If the author does not earn out, then the publishing house takes a hit for the difference. Now, why is this bad for the author? The publishing houses keep track of these things, and they talk amongst themselves. So, if Sammy Smith received a $750,000 advance for CURSE OF THE RED M&M'S and it only sold 20 copies (ie. earning only $40 in actual royalties), it's going to be almost impossible for him to get another book published.
If a high advance is paid, the pressure is on like whoa. Pressure on the author to write well and revise even better. Pressure on the editor to make it so awesome that readers can't help reading about it and talking about it and buying a copy for all their friends. Pressure on the cover designer to make it look irresistible. And to a certain extent, that pressure is justified.
Strange things happen with a high advance. The book gets a lot of attention. Within the publishing house, a lot more fingers go into the pot than are probably helpful. Post publication, people in the know are judging it by the advance amount. (Would reviewers have been so harsh with Her Fearful Symmetry if the high advance wasn't common knowledge?)
Most books get a standard marketing plan, but if a high advance is involved, then the marketing department gets the go-ahead to spend more money, which means more marketing for the book. (More marketing can't necessarily make a book, but it certainly doesn't hurt.)
Also, if you're an author with a high advance, that means you have more than you need to live on. That means you can buy an awesome website. You can start your own merchandising and organize your own touring (since you'll be able to quite your day job). Authors with big advances can do a lot more self promotion than might have been otherwise possible.
A big advance gets people talking, and it gets them talking early. Even if the new author doesn't have a website or a blog yet, a new name can get a significant amount of internet buzz with an attention-grabbing auction or deal.
Honestly, I know several series that I am eagerly anticipating, which I have only heard about since so much was written about the initial auction or deal. I am already plotting years in advance to pull strings and snag galleys. (insert evil laugh here.) :-p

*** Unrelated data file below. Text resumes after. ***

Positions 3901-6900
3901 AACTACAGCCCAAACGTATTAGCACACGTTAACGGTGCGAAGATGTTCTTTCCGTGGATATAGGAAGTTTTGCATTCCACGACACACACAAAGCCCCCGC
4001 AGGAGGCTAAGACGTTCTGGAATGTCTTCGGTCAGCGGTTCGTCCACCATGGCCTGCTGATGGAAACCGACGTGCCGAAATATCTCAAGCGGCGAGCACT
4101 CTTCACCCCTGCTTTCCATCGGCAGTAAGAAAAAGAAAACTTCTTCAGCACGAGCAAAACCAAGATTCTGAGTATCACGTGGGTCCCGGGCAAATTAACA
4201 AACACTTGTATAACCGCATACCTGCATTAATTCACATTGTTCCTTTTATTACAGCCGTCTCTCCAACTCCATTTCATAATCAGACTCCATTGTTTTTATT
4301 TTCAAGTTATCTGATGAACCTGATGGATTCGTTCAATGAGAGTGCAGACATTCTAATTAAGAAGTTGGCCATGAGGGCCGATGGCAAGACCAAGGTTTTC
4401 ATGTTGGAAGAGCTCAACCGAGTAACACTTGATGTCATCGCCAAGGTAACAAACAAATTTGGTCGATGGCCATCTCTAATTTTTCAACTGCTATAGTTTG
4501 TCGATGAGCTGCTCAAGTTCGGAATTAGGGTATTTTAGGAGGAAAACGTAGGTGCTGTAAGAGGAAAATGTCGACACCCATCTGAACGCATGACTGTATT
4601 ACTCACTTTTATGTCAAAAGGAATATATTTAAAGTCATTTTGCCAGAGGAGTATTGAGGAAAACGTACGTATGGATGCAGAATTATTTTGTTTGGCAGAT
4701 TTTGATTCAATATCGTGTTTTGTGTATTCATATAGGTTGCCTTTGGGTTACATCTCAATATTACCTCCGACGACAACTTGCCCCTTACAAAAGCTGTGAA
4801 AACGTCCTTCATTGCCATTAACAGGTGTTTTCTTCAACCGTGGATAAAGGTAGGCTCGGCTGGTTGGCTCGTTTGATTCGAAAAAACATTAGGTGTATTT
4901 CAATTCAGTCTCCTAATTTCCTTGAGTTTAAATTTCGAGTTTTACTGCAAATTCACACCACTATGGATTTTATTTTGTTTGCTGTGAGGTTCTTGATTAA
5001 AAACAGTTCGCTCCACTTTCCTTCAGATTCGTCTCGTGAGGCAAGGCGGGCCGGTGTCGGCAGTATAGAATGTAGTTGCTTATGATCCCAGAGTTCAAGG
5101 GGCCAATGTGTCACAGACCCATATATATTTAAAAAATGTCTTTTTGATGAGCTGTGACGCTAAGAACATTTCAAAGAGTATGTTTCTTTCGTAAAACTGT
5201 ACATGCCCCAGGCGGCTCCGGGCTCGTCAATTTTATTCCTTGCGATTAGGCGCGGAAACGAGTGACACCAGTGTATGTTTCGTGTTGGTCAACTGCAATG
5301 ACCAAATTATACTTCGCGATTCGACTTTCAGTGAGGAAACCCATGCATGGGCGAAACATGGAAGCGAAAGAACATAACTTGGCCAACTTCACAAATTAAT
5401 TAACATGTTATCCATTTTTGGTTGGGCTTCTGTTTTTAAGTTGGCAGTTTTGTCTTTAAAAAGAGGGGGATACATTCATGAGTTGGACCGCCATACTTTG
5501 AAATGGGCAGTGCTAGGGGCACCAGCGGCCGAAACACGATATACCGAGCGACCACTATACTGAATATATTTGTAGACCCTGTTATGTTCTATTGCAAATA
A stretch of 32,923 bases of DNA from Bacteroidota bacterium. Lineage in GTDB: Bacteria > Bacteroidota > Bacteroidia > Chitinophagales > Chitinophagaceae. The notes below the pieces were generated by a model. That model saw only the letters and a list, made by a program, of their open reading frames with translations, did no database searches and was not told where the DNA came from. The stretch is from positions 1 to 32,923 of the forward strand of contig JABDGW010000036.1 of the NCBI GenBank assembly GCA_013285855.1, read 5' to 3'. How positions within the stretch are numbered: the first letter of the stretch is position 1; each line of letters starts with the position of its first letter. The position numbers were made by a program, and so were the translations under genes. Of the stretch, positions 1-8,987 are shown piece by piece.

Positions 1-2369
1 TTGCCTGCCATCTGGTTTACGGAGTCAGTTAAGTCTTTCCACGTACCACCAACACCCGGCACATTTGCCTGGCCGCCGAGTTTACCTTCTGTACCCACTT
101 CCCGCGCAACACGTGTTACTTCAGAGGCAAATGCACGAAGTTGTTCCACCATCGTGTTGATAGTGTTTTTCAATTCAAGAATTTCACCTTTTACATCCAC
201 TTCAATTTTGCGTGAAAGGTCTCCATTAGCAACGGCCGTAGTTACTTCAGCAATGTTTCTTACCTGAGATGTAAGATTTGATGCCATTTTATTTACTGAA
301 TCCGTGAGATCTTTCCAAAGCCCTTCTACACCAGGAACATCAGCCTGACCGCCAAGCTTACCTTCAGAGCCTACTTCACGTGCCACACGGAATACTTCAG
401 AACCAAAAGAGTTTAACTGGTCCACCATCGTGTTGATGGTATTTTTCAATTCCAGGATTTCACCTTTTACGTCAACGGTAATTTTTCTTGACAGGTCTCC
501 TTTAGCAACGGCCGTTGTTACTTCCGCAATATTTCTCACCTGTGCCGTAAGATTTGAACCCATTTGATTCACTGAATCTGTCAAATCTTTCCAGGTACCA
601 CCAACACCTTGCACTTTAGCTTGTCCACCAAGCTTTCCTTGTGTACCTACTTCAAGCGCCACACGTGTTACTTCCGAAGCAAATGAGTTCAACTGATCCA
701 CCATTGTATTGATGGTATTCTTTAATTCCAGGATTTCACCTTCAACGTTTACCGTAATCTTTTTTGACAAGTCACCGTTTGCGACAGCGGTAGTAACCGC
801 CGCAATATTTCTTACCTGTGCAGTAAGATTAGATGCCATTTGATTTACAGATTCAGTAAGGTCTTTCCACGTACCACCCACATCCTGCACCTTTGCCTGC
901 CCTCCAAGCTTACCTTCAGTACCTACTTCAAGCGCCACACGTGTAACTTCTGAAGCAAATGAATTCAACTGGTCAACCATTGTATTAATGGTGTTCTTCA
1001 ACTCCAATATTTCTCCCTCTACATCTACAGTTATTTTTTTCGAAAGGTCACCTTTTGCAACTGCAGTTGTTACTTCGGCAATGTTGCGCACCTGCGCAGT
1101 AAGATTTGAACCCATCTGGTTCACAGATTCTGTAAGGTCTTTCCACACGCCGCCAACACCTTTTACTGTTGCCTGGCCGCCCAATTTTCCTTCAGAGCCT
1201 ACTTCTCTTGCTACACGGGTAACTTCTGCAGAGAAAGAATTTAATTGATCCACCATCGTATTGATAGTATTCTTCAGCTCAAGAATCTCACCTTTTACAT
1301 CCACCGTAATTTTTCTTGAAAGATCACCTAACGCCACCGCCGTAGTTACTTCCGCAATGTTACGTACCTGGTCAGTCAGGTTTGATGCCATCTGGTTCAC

REALITY FOR THOSE OF US WHO AREN'T ROWLINGS, MEYERS, OR BROWNS
What happens more often than a high first advance (from auction or whatever) is a gradual increase in advances with each new contract of a certain rising author.
For instance, let's say Sammy Smith did sell his first novel, CURSE OF THE RED M&M'S, for $10,000. Once it was published, it earned out very quickly - in the first two months, which is pretty good for an unknown author, and it continued to sell steadily.
Now that Sammy has earned his stripes, the house signed Sammy Smith for a two-book contract, each for $30,000, which makes the author feel financially comfortable enough to start working part-time in order to pursue his writing more rigorously. His second novel, HORRORS OF MILK DUD MELTAGE, sells even better than his first, and his third novel, WHEN THE CANDY SPEAKS, actually hits the NY Times bestseller list.
Now this publishing house - pleased to have nurtured a NY Times bestseller - offers Sammy Smith $125,000 for books four, five, and six. Mainly because the house knows that if it doesn't, another house will offer Sammy Smith that much (or more) and lure their new NY Times bestselling author away... (*sob* But it actually happens a lot.)
Just some food for thought....
(Can you tell that I was a little hungry for chocolate while I was writing this post? :-P)